Wildlife agencies seeking help with whooping crane sightings.
Whooping Cranes in Flight. Photo by Charles Hardin.

 

***** FOTWW’s mission is to help preserve and protect the Aransas/Wood Buffalo
population of wild whooping cranes and their habitat. *****

Friends of the Wild Whoopers is a nonprofit 501(c)3 organization.

wind farm
friendsofthewildwhoopers.org
Share

Birders flock to Rockport to view endangered species

by Sara Sneath ~Victoria Advocate

endangered whooping cranes
Two endangered whooping cranes winter in the marshland at Aransas National Wildlife Refuge. Photo by Barclay Fernandez/bfernandez@vicad.com

ROCKPORT – Colts in the only wild, self-sustaining flock of endangered whooping cranes have lost much of their cinnamon color.

The almost 5-foot-tall birds have taken on the white plumage of adulthood during their past few months in Texas. Every year the birds fly about 2,700 miles south from their nesting grounds in Canada to their wintering grounds on and around the Aransas National Wildlife Refuge.

The U.S. Fish and Wildlife Service surveys the birds while they winter in the state. While the service conducted several flights over the wintering grounds in December to count the birds, the survey results will not be available until later in the spring, said U.S. Whooping Crane Recovery Coordinator Wade Harrell.

Poor flying conditions meant observers were unable to count four of the nine days they had pilots and planes available. So observers plan to go out again in February to tally birds in the areas they missed.

Last year, the service estimated 329 birds used the primary wintering range; additional birds were seen outside the survey area. That’s up from less than 20 birds in the 1940s.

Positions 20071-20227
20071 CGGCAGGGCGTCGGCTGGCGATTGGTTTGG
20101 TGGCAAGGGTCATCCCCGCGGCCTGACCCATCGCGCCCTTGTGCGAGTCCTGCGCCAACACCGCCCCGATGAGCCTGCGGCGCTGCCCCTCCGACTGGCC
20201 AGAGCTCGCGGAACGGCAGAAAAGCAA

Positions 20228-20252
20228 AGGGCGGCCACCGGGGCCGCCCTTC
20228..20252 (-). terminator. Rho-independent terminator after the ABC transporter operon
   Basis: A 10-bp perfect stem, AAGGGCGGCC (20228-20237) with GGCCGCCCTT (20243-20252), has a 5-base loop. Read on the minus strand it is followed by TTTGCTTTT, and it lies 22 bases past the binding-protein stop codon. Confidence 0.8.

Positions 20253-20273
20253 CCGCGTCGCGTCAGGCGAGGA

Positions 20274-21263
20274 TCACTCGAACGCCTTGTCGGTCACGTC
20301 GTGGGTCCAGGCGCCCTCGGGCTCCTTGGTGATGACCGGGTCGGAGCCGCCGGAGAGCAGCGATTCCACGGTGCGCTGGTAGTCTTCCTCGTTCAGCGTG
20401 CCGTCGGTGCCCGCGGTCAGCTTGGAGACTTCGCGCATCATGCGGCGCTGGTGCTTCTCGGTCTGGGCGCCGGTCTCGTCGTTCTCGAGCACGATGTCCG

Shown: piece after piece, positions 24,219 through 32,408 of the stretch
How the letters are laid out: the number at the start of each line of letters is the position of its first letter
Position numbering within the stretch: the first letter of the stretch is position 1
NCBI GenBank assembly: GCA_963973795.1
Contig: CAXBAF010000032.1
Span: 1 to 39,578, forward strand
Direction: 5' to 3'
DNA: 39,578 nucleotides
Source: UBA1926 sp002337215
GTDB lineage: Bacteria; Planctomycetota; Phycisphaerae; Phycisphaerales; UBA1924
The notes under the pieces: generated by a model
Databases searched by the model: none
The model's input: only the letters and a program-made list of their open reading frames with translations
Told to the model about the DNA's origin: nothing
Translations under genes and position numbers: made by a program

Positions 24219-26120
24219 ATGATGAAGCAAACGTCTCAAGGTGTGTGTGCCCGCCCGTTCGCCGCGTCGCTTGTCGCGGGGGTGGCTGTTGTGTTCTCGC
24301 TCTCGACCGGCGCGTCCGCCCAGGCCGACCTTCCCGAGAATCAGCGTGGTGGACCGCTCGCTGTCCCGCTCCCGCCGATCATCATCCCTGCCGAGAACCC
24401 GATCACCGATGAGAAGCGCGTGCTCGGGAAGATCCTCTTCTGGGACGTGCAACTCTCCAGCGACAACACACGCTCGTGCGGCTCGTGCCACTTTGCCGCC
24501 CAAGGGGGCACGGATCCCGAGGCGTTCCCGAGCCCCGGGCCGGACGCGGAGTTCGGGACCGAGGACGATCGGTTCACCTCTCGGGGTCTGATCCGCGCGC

The flock’s remarkable recovery has made the birds some of the most famous winter Texans.

Click here to finish reading.

***** FOTWW’s mission is to help preserve and protect the Aransas/Wood Buffalo
population of wild whooping cranes and their habitat. *****

Friends of the Wild Whoopers is a nonprofit 501(c)3 organization.

wind farm
friendsofthewildwhoopers.org
Share

Tom Stehn recipient of L. H. Walkinshaw Crane Conservation Award

Tom Stehn
Tom Stehn with his L.H Walkinshaw Crane Conservation Award on 13 January 2017. Photo by Friends of the Wild Whoopers.

Tom Stehn, retired  U. S. Fish and Wildlife Service Biologist, received the L. H. Walkinshaw Crane Conservation Award in honor of his 32 distinguished years with FWS and 29 years as the United States Whooping Crane Coordinator. The award was presented on 13 January 2017 at the 14th North American Crane Workshop in Chattanooga, Tennessee.

The purpose of the L. H. Walkinshaw Crane Conservation Award is to recognize those individuals whose efforts have advanced our ability to conserve a species, subspecies, or population of cranes in North America. The NACWG recognizes that there are those within the wildlife conservation community whose body of work constitutes a major contribution to crane conservation.

Tom Stehn received a beautiful photograph of a Whooping Crane as part of his L.H. Walkinshaw Crane Conservation Award.

Friend of the Wild Whoopers congratulates Tom on his award. It is well deserving and when it comes to saving the whooping cranes, no one is more deserving. L.H. Walkinshaw would agree.

Tom Stehn
A Friend of the Wild Whoopers congratulates Tom on this well deserved honor.

***** FOTWW’s mission is to help preserve and protect the Aransas/Wood Buffalo
population of wild whooping cranes and their habitat. *****

Friends of the Wild Whoopers is a nonprofit 501(c)3 organization.

wind farm
friendsofthewildwhoopers.org
Share